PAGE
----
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    The aim of the project is to synthesise (-)-morphine utilising aziridine and metathesischemistry. The thesis is divided into three chapters.Chapter 1 provides brief reviews on the subjects of total synthesis of morphine; ringrearrangementmetathesis (RRM) and regioselective ring-opening of aziridines.Chapter 2 focuses on the research findings in the past three years. Two routes, A and B,were investigated in attempts to synthesise morphine (Scheme 1). In route A, sulfonylcyclopentene II was prepared from ring-closing metathesis of a diene precursor, whichwas synthesised from lithiated cinnamylsulfone and butadiene monoxide. Subsequently,RRM reactions of several [alpha]-SO2Ph allyl derivatives of II were investigated and someinteresting results were obtained. The synthesis of 2,3-trans vinylaziridine III wasachieved in seven steps beginning with a Grignard reaction of (4-methoxyphenyl)magnesium bromide with butadiene monoxide. Subsequently, somehighly regioselective ring-opening reactions of III with sulfur-stabilised anionicnucleophiles were achieved. However, in an attempt to synthesise compound I from IIand III, no reaction was observed. This led to the investigation of route B, in which fivemethods for the synthesis of compound IV were investigated. The practical approachdeployed a novel Al-mediated substitution of the 4-tosyl group of the tosyltetrahydropyridine counterpart of IV, prepared from V and III, with a phenylthio group.Chapter 3 provides the experimental details and characterisation data.Imperial Users onl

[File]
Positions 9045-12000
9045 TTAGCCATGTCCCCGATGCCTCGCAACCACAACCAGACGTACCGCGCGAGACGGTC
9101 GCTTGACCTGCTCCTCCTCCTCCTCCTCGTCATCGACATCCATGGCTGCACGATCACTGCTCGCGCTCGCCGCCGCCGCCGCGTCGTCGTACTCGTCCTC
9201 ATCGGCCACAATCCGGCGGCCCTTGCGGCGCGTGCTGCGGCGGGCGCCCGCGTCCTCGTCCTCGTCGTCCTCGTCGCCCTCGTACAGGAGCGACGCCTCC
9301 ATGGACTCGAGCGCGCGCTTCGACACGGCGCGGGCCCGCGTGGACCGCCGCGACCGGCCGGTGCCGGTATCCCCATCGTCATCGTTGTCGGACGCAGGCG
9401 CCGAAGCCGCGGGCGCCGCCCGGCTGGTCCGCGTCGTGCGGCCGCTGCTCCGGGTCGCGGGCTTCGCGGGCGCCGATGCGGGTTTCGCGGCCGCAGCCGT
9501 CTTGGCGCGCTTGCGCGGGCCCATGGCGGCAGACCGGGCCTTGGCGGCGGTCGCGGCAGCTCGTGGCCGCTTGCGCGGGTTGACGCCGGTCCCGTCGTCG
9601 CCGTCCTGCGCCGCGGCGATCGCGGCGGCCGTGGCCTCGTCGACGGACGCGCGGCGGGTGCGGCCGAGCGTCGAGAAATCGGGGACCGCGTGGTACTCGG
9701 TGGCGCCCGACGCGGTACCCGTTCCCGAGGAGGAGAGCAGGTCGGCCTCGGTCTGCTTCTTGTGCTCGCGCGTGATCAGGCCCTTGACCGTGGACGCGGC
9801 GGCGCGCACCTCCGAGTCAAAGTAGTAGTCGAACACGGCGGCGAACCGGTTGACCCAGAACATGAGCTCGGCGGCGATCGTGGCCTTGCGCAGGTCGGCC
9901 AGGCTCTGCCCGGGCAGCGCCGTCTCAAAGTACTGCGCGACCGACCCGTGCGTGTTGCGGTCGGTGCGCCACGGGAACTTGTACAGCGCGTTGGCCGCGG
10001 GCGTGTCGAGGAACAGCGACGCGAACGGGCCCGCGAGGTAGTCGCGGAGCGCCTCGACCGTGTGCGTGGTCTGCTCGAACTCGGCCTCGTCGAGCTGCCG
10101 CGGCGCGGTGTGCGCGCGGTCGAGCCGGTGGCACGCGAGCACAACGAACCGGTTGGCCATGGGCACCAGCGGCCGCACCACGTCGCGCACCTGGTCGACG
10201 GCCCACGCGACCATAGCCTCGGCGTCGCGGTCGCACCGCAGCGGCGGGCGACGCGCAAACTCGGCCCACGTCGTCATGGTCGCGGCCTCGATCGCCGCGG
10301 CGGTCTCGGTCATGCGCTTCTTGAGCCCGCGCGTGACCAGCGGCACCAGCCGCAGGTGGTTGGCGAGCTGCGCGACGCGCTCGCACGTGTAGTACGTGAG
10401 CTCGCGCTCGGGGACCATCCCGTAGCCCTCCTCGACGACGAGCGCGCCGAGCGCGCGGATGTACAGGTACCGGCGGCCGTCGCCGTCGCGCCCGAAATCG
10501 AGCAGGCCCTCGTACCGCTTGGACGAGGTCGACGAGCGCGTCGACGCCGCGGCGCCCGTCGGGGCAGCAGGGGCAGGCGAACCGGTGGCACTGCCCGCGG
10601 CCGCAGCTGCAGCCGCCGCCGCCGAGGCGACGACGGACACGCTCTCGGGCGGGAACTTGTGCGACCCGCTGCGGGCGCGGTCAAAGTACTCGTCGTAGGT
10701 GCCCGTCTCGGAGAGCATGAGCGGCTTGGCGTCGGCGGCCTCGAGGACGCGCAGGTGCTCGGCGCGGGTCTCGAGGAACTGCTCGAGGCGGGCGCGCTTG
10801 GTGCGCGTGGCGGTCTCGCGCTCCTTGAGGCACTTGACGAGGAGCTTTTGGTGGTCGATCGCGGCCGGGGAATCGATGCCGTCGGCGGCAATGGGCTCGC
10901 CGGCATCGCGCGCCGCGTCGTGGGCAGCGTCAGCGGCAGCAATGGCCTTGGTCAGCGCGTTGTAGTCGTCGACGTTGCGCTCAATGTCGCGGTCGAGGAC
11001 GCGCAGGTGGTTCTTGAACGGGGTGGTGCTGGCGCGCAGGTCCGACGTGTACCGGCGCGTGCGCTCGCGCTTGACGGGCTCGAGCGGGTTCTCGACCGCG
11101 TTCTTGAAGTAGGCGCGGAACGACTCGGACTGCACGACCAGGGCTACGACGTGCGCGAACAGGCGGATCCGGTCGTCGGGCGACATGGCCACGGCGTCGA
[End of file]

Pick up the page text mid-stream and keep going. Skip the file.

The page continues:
Comment: Bayesian Checking of the Second Level of Hierarchical Models: Cross-Validated Posterior Predictive Checks Using Discrepancy Measures

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    Comment: Bayesian Checking of the Second Level of Hierarchical Models [arXiv:0802.0743]Comment: Published in at http://dx.doi.org/10.1214/07-STS235B the Statistical Science (http://www.imstat.org/sts/) by the Institute of Mathematical Statistics (http://www.imstat.org

    Turing machines based on unsharp quantum logic

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    In this paper, we consider Turing machines based on unsharp quantum logic. For a lattice-ordered quantum multiple-valued (MV) algebra E, we introduce E-valued non-deterministic Turing machines (ENTMs) and E-valued deterministic Turing machines (EDTMs). We discuss different E-valued recursively enumerable languages from width-first and depth-first recognition. We find that width-first recognition is equal to or less than depth-first recognition in general. The equivalence requires an underlying E value lattice to degenerate into an MV algebra. We also study variants of ENTMs. ENTMs with a classical initial state and ENTMs with a classical final state have the same power as ENTMs with quantum initial and final states. In particular, the latter can be simulated by ENTMs with classical transitions under a certain condition. Using these findings, we prove that ENTMs are not equivalent to EDTMs and that ENTMs are more powerful than EDTMs. This is a notable difference from the classical Turing machines.Comment: In Proceedings QPL 2011, arXiv:1210.029